Abstract 3270: Atherosclerosis and Myocardial Bridging: Noninvasive Evaluation with 64 Slice Multidetector Computed Tomographic Angiography
Background: Myocardial bridging (MB) is most commonly localized in the middle segment of the left anterior descending coronary artery (LAD). The clinical significance is thought to be related to the degree of systolic arterial compression. Scant pathologic data suggest that MB is associated with the development of atherosclerosis proximal to the tunneled portion of the artery, and that the bridged area is protected from atherosclerosis; there are no clinical studies. Multidetector computed tomographic coronary angiography (MDCTA) is ideally suited to address these issues.
Methods: 300 consecutive 64 slice MDCTA were evaluated retrospectively; 55 patients with bypass surgery, or poor quality studies were excluded. The axial and multiplanar reformatted images were analyzed for the presence of obstructive CAD (>25% stenosis), nonobstructive calcified and noncalcified plaque in all vessels, and for MB in the LAD. MB was defined as a segment partially or completely surrounded by myocardium. Patients were divided based on the presence (Group1) or absence (Group2) of MB.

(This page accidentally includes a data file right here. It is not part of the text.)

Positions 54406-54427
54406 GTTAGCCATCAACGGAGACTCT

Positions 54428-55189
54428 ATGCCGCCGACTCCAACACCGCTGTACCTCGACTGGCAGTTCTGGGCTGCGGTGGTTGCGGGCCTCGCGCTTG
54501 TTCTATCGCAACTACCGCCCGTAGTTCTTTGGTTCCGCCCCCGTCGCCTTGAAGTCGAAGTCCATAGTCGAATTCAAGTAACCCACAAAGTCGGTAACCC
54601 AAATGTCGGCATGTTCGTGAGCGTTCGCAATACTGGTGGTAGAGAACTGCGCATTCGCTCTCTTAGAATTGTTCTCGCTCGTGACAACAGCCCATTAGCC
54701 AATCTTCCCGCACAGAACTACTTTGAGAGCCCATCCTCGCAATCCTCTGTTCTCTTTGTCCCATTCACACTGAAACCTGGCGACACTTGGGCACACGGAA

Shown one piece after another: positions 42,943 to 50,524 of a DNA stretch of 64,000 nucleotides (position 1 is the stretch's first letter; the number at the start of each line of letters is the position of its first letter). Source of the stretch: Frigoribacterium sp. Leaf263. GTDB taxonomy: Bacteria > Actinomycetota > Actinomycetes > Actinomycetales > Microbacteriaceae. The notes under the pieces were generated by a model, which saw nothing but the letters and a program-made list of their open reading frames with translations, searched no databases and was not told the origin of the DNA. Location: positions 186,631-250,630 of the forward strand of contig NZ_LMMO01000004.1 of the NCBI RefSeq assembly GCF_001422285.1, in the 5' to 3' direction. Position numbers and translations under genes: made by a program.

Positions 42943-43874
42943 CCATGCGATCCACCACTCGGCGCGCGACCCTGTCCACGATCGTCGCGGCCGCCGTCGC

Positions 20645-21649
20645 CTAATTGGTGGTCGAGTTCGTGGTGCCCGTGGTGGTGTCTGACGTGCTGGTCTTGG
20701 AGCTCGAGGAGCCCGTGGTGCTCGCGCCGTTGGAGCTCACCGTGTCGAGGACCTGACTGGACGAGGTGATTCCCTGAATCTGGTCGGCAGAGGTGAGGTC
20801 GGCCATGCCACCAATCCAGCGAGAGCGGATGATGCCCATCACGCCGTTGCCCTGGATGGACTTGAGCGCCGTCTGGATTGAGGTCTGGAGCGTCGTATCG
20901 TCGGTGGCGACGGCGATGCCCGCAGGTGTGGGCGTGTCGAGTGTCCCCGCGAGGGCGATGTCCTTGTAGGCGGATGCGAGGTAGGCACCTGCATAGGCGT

Results: MB was present in 44% of patients; the middle LAD was the most common segment involved (65%). There were no significant differences in age, sex or presence of any CAD. The prevalence of obstructive and nonobstructive CAD in the proximal, middle or distal LAD segments was similar in both groups. There were neither obstructive nor nonobstructive plaques within the MB segments.
Conclusions: This is the first noninvasive clinical evaluation of MB, and demonstrates that:
The presence of MB was not associated with increased CAD in the LAD segments proximal to the MB.
The MB segment was totally devoid of obstructive and nonobstructive CAD.
This striking finding suggests a fertile area for research into the genesis of atherosclerosis and possible protective mechanisms.